Editor's Note: This post was originally published on December 21, 2012.
I’ve been reluctant to write about the terrible events at Sandy Hook Elementary school because the wounds are still too fresh for any kind of dispassionate analysis. As a social scientist, however, I’m disappointed by the fear-mongering and selective presentations of the research evidence I’ve read in reports and op-eds about Friday’s awful killing.
Such events could help move us toward constructive actions that will result in a safer and more just world—or they could push us toward counter-productive and costly actions that simply respond to the particulars of the last horrific event. I will make the case that a narrow focus on stopping mass shootings is less likely to produce beneficial changes than a broader-based effort to reduce homicide and other violence. We can and should take steps to prevent mass shootings, of course, but these rare and terrible crimes are like rare and terrible diseases—and a strategy to address them is best considered within the context of more common and deadlier threats to population health. Five points:
1. The focus on mass shootings obscures over 99 percent of homicide victims and offenders in the United States.
The numbers should not matter to parents who must bury their children, but they are important if policy makers are truly committed to reducing violent deaths. There are typically about 25 mass shootings and 100 victims each year in the United States (and, despite headlines to the contrary, mass shootings have not increased over the past 20 years). These are high numbers by international standards, but they pale relative to the total number of killings—about 14,612 victims and 14,548 offenders in 2011. In recent years, the mass shooters have represented less than two-tenths of one percent of the total offenders, while the victims have represented less than one percent of the total homicide victims in any given year. We are understandably moved by the innocence of the Sandy Hook children, but we should also be moved by scores of other victims who are no less innocent. There were 646 murder victims aged 12 or younger in the United States in 2011 alone—far more than all the adults and children that died as a result of mass shootings.
2. The focus on mass shootings leads to unproductive arguments about whether imposing sensible gun controls would have deterred the undeterrable.
As gun advocates are quick to point out, many of the perpetrators in mass shootings had no “disqualifying” history of crime or mental disorder that would have prevented them from obtaining weapons. And, the most highly motivated offenders are often able to secure weapons illegally. Even if such actions do little to stop mass shootings, however, implementing common-sense controls such as “turning off the faucet” on high capacity assault weapons, tightening up background checks, and closely monitoring sales at gun shows are prudent public policy. But the vast majority of firearms used in murders are simple handguns. I would expect the no-brainer controls mentioned above to have a modest but meaningful effect, but we will need to go farther to have anything more than an incremental effect on mass shootings and gun violence more generally.
3. The focus on mass shootings obscures the real progress made in reducing the high rates of violence in the United States.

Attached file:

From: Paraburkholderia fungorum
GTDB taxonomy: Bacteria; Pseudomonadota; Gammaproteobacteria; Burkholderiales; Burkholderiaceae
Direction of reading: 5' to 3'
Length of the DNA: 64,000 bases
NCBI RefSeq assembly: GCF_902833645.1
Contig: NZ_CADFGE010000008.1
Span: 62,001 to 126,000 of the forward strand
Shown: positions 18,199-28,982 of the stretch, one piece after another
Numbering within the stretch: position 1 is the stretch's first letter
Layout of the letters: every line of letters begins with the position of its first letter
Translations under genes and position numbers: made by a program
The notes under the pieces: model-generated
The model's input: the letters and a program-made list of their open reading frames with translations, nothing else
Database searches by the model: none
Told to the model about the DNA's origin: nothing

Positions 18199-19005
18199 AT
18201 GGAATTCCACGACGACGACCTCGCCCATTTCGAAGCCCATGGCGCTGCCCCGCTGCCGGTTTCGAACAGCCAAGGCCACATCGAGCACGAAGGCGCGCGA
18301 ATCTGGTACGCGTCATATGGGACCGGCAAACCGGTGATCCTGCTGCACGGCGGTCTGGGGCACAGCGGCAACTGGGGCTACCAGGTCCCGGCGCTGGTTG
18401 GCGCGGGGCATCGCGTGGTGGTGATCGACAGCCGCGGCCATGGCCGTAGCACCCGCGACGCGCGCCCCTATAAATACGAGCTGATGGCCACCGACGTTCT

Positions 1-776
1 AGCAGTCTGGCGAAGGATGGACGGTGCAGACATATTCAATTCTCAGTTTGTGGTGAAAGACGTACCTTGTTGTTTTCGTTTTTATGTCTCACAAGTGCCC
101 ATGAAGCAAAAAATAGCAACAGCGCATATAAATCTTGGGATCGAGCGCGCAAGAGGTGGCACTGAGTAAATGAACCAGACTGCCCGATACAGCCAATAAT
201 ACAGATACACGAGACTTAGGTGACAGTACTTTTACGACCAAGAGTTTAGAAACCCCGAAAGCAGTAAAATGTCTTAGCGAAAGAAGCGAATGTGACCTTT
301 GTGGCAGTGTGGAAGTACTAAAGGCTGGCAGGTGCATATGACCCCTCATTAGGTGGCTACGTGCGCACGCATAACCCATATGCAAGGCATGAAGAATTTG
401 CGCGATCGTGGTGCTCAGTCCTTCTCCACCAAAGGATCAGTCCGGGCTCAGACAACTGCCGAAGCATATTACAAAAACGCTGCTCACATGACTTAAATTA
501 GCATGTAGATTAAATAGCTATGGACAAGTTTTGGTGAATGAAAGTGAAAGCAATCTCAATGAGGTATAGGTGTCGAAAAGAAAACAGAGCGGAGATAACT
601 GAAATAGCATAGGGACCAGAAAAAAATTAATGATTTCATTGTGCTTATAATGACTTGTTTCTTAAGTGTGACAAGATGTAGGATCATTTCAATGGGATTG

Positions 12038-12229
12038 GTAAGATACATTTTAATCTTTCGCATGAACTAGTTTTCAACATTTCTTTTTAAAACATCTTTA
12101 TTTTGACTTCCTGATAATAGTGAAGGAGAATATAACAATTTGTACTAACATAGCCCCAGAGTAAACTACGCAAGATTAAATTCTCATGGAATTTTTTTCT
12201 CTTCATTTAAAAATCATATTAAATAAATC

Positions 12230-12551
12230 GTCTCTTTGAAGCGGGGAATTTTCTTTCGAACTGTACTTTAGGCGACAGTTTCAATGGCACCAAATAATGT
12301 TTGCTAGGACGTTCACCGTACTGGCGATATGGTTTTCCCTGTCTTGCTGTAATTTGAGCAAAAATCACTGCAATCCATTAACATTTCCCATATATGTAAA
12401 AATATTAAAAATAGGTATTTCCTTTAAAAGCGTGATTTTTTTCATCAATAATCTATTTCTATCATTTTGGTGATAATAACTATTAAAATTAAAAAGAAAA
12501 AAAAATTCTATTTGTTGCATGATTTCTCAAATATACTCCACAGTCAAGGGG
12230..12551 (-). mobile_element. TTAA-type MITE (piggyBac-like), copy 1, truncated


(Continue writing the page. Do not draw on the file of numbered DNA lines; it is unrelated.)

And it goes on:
I heard one commentator suggest that America had finally “hit bottom” regarding violence. Well, this is true in a sense—we actually hit bottom 20 years ago.The United States remains a violent nation, but we are far less violent today than we were in the early 1990s. Homicide rates have dropped by 60 percent and the percentage of children annually exposed to violence in their households has fallen by 69 percent since 1993:
We can and should do better, of course, but these are not the worst of times.
4. The focus on mass shootings exaggerates the relatively modest correlation between mental illness and violence.
Those who plan and execute mass shootings may indeed have severe mental health problems, though it is difficult to say much more with certainty or specificity because of the small number of cases in which a shooter survives to be examined. We do know, however, that the correlation between severe mental illness and more common forms of violence is much lower—and that many types of mental health problems are not associated with violence at all.
5. The focus on mass shootings leads to high-security solutions of questionable efficacy.
Any parent who has attempted to drop off a kid’s backpack knows that security measures are well in place in many schools. Rates of school crime continue to fall, such that schools are today among the safest places for children to spend so many of their waking hours. In 2008-2009, for example, only 17 of the 1,579 homicides of youth ages five-18 occurred when students were at school, on the way to school, or at school-associated events. Of course we want to eliminate any possibility of children being hurt or killed at school, but even a two percent reduction in child homicide victimization outside of schools would save more lives than a 90 percent reduction in school-associated child homicide victimization. While every school must plan for terrible disasters in hopes that such plans will never be implemented, outsized investments in security personnel and technology are unlikely to serve our schools or our kids.
In the aftermath of so many deaths I am neither so cynical as to suggest that nothing will change nor so idealistic as to suggest that radical reform is imminent. I’m just hoping that the policy moves we make will address our all-too-common horrors as well as the rare and terrible events of the past week.